My ankle has also healed pretty much 100% and I'm glad to say this has been the fastest recovery ever. Partly because I took care of it and followed the RICE guide although I skipped the ICE part but used one of those Japanese muscle pads (like Tiger Balm) and boy oh boy did that help! Also, I've been taking omega-3 fatty acid supplements so I'm guessing that contributed to the healing process pretty well, after all, it's good for joints and well, I hurt my joint. So with a healed ankle, I could finally work on my feet at the drums and I realized my feet progress is around 50% that of my hands. Like my hands can increase at around 40bpm each session, but my feet go at 20bpm/session. It also takes much more mental energy and concentration for me to keep my feet focused and disciplined so I can hit the mark of my metronome on the dot. For all of you drummers out there, I use the Boss DR-90 Metronome which has an in-built accuracy tester and I've kept it at the hardest. I mean, if I'm going to be practicing, I might as well do it right and perfectly. Like they say, perfect practice makes perfect. Not just practice.

Let's hope in the next 10 days, I can move on from single strokes and start with double-strokes!

Another thing I've been re-visiting is my comedy. I've been going back through some of my old bits and refining them. It's a very, very time-consuming process but the outcomes is worth it. One of my famous bits used to be good and now it's nice and tight. It's a great feeling when you know you've created an A+ bit that a lot of people remember you for. It's one of those signature bits :). I'm planning on going through all my other bits and watching my tapes, re-writing the wordings and making them tight, tight, tight! I'm talking machine-gun punchlines! Also, my goal for 2009 was to have a one-man show in English, which means I need a good 1-hour set. Right now I'm at a solid 15 minutes or a pretty alright 20 minutes if you include B-grade material. I recently got to watch Paul Ogata, who in my opinion has completely blown me away time after time and is the 1st live stand-up comedian I got to watch and ever since that has been a target I'm trying to achieve. It's great seeing him on stage and being able to speak to him off stage. He's a humble guy and as much as you ask him for advise, it comes down to one thing -- writing. And he's so right. I could read all the fitness magazines or listen to every drummer alive, but until I hit the gym or practice my drums, I'll get nowhere.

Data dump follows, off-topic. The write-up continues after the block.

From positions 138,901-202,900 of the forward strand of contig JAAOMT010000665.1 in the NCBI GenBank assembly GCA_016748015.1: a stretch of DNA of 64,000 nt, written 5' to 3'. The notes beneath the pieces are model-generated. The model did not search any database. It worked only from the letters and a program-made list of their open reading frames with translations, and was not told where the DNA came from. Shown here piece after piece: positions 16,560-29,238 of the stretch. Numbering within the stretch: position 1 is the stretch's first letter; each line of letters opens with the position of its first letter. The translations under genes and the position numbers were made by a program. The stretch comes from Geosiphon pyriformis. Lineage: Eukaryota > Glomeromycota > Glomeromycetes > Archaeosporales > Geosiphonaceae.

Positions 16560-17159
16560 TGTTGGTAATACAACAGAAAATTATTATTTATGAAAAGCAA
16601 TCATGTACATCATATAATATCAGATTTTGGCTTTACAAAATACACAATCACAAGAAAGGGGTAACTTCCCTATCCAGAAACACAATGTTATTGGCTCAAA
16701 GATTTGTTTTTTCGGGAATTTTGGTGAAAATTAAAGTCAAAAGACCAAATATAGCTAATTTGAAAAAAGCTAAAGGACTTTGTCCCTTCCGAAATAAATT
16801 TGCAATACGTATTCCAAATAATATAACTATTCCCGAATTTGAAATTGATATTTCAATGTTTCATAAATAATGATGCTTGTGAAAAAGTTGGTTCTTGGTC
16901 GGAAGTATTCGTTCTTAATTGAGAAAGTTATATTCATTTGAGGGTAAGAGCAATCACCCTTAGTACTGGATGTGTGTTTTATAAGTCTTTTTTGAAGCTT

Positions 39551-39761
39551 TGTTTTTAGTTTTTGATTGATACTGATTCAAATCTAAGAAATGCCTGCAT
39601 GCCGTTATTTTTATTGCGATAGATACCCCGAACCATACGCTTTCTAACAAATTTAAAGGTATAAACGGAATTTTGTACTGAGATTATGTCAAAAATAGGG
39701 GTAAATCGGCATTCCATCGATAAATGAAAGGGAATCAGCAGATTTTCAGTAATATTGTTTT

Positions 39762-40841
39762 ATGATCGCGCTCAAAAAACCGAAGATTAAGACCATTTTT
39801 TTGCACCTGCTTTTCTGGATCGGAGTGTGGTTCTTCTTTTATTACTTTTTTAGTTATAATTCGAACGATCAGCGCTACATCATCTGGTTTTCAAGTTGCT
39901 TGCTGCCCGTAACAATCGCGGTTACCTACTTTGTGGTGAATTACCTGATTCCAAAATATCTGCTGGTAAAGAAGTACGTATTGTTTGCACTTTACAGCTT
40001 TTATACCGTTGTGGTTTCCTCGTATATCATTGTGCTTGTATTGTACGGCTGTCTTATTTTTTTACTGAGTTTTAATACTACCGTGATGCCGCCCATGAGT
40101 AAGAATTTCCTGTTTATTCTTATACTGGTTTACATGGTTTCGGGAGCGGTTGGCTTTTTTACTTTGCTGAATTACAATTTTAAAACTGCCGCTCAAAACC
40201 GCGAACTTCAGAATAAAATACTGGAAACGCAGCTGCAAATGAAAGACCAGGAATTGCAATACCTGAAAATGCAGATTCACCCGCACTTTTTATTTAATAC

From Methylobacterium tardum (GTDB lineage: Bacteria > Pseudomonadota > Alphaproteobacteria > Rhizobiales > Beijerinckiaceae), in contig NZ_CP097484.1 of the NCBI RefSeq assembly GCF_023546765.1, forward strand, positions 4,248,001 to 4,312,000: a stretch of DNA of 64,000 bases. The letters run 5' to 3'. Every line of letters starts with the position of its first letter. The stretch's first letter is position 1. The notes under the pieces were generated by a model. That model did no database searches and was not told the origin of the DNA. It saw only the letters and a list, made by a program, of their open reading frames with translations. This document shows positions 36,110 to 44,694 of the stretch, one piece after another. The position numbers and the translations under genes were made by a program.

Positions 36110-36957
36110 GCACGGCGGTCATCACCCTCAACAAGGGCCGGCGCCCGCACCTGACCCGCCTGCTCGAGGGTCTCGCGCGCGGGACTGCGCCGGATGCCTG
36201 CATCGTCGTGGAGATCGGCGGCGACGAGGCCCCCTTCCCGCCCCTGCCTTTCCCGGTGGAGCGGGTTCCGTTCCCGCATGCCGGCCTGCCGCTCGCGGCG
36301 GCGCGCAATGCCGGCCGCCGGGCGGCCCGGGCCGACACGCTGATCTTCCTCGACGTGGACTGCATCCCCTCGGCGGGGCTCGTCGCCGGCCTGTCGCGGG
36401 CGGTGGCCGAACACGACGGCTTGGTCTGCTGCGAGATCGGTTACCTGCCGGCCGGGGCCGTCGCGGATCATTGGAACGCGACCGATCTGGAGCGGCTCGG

He said comedy is like a muscle you have to keep training and boy is that true. People don't get rusty for no reason, just like your body gets out of shape so does your mind. That's why I'm trying to go back to my beginnings and work from there again. The good thing is, having been there and done that before, I know what to expect and what to avoid, so it makes the process of progressing so much faster. It's like being fit once, and getting out of shape, oddly your body has a (different) kind of muscle memory that remembers the fitness level you were at before, and you can easily get back to that with a bit of training. It reminds me of my return from New York. I had put on a good 4lbs and oddly enough in a week's time I shed 70% of that new weight! Woah! I suppose it's like riding a bike, you might kind of need to warm up after not having ridden one for a long time, but it's a much faster process that it was when you first started learning.